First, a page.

Vulnerability that allows the kingdom of God to break forth as love and healing

Liz Stuart, 17 October 2021

Isaiah 35: 3–6; 2 Timothy 4: 5–17; Luke 10: 1–9

A couple of weeks ago I was privileged to take part in the dedication of the new hospice in Winchester. The vicar of Christ Church preached a top-notch sermon in which he said to the congregation gathered, which included of course hospital and hospice staff, ‘You are now the centre of the hospitality industry in Winchester’. They looked slightly bewildered at that. But he was pointing out that ‘hospice’, ‘hospital’ and ‘hospitality’ have the same root word, hospes, meaning ‘stranger’. The hospice, McDonalds, the Trinity Centre and the Hotel du Vin are all in the business in their different ways of welcoming the stranger.

One of the dominant themes of the gospel of Luke is hospitality. Hospitality was one of the building blocks of Ancient Near Eastern culture. Travel was a dangerous enterprise, and so welcoming a stranger or friend into your home, providing them with food and safety, was regarded as a sacred and reciprocal duty. You were a good host because you knew that you would soon have to be a guest. And you were a respectful guest because you knew that soon you would have to host someone. A violation of hospitality was considered one of the most serious sins. The author of the gospel of Luke portrays Jesus’ life as that of God in the form of a guest who comes among us, vulnerable and dependent upon others to be his host. And now he sends his disciples out as guests into the world.

In our gospel reading Jesus appoints 70, or 72 – the ancient manuscripts are about equally divided on whether the number is 70 or 72. And the number is significant. The Hebrew manuscripts of Genesis 10 say that 70 is the number of the nations of the world. In the Greek manuscripts of Genesis 10 it is 72. Also, you will remember a few weeks ago we heard that the Spirit of God which rested upon Moses fell on 70 others. Jesus’ disciples share the same Holy Spirit that descended upon him and they are not confined to any particular race or nation. God’s reach is vast and his Spirit is generous.

You will note that they are, in our reading, sent ahead of him to every town and place where he intended to go. The Greek doesn’t quite say ‘sent ahead of him’; it says that they passed before his face, which may be a sort of commissioning. Jesus commissions a large number of people representative of all nations and shares his Spirit with them, sending them to go where he intends to go.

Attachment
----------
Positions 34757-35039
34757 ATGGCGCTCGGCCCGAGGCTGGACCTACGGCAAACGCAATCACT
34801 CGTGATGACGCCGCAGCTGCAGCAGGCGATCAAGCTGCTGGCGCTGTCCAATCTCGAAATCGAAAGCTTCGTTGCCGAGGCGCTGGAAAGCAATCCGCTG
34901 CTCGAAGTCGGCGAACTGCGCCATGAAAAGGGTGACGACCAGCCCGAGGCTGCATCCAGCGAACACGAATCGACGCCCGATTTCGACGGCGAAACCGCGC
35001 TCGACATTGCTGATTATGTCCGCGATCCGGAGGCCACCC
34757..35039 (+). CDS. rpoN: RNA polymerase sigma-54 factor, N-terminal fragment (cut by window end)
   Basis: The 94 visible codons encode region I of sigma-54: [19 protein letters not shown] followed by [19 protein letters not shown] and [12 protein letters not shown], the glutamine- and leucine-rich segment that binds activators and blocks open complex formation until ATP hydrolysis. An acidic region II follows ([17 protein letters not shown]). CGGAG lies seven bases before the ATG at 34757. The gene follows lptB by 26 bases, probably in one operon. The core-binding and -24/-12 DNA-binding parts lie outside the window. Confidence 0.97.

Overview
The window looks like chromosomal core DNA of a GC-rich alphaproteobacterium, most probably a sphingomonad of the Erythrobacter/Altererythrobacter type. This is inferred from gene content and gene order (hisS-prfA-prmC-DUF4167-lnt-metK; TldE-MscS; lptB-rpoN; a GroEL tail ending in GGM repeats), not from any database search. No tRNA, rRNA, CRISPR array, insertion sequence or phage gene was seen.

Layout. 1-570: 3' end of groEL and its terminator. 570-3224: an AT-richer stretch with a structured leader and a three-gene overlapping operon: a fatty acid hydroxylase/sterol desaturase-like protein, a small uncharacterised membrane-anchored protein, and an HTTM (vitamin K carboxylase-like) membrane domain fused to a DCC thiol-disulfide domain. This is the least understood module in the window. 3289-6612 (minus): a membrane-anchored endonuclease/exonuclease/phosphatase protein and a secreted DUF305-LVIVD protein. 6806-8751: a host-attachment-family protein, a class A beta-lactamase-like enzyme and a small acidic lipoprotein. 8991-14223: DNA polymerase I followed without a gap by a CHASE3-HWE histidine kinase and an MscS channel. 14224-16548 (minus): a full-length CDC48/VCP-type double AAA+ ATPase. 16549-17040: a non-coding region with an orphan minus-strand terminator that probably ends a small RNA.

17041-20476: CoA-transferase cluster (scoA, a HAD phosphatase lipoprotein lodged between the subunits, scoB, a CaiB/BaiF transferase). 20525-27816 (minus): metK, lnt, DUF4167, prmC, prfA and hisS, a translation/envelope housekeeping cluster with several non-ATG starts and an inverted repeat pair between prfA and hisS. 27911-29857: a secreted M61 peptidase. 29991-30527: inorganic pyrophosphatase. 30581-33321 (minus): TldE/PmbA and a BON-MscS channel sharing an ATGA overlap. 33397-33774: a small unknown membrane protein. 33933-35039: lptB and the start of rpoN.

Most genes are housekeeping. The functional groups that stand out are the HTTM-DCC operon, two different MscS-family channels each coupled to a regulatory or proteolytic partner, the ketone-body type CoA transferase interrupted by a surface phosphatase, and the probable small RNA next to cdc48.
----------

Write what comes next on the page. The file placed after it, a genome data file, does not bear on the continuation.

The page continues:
Jesus commissions a large number of people representative of all nations and shares his Spirit with them.

He sends them as guests in need of hospitality and he pulls no punches as to how vulnerable they are to be: no purse, no bag, no sandals, no talking to people on the road. There is an urgency to get to a city, to a house, and to be received there as a guest so that the kingdom can come near. The kingdom does not come in power; it comes as a stranger asking to come in, defenceless like a lamb in the midst of wolves, and when welcomed its power breaks forth as love and healing. The 70 or 72 are to do just what Jesus did and go into the world as guests. To be an evangelist of the kingdom of God is to go undefended into the world as a guest to eat and drink and be loved and cared for by people willing to welcome the stranger. That somehow releases the power of the Spirit to bring in the kingdom of God.

Here at St Paul’s we rightly focus on how to make ourselves a Christian community that has an outrageously hospitable heart. We want to make this space welcoming for all people – that’s part of our mission. We want to be good hosts. Quite right! Jesus was often a host. Hosts have the power to welcome strangers.

But perhaps we need to spend some time thinking how effective we are as a community at being guests in the world, engaged as undefended strangers with our neighbours. Our Green Group helps us to understand ourselves as late-arriving guests on this planet. Our parish visitors go as guests into people’s homes. But how as a whole community do we consciously go into spaces where we do not control the narrative or the dialogue? How do we make ourselves as a body of people dependent upon the kindness of strangers, so that the kingdom may come upon them? Amen.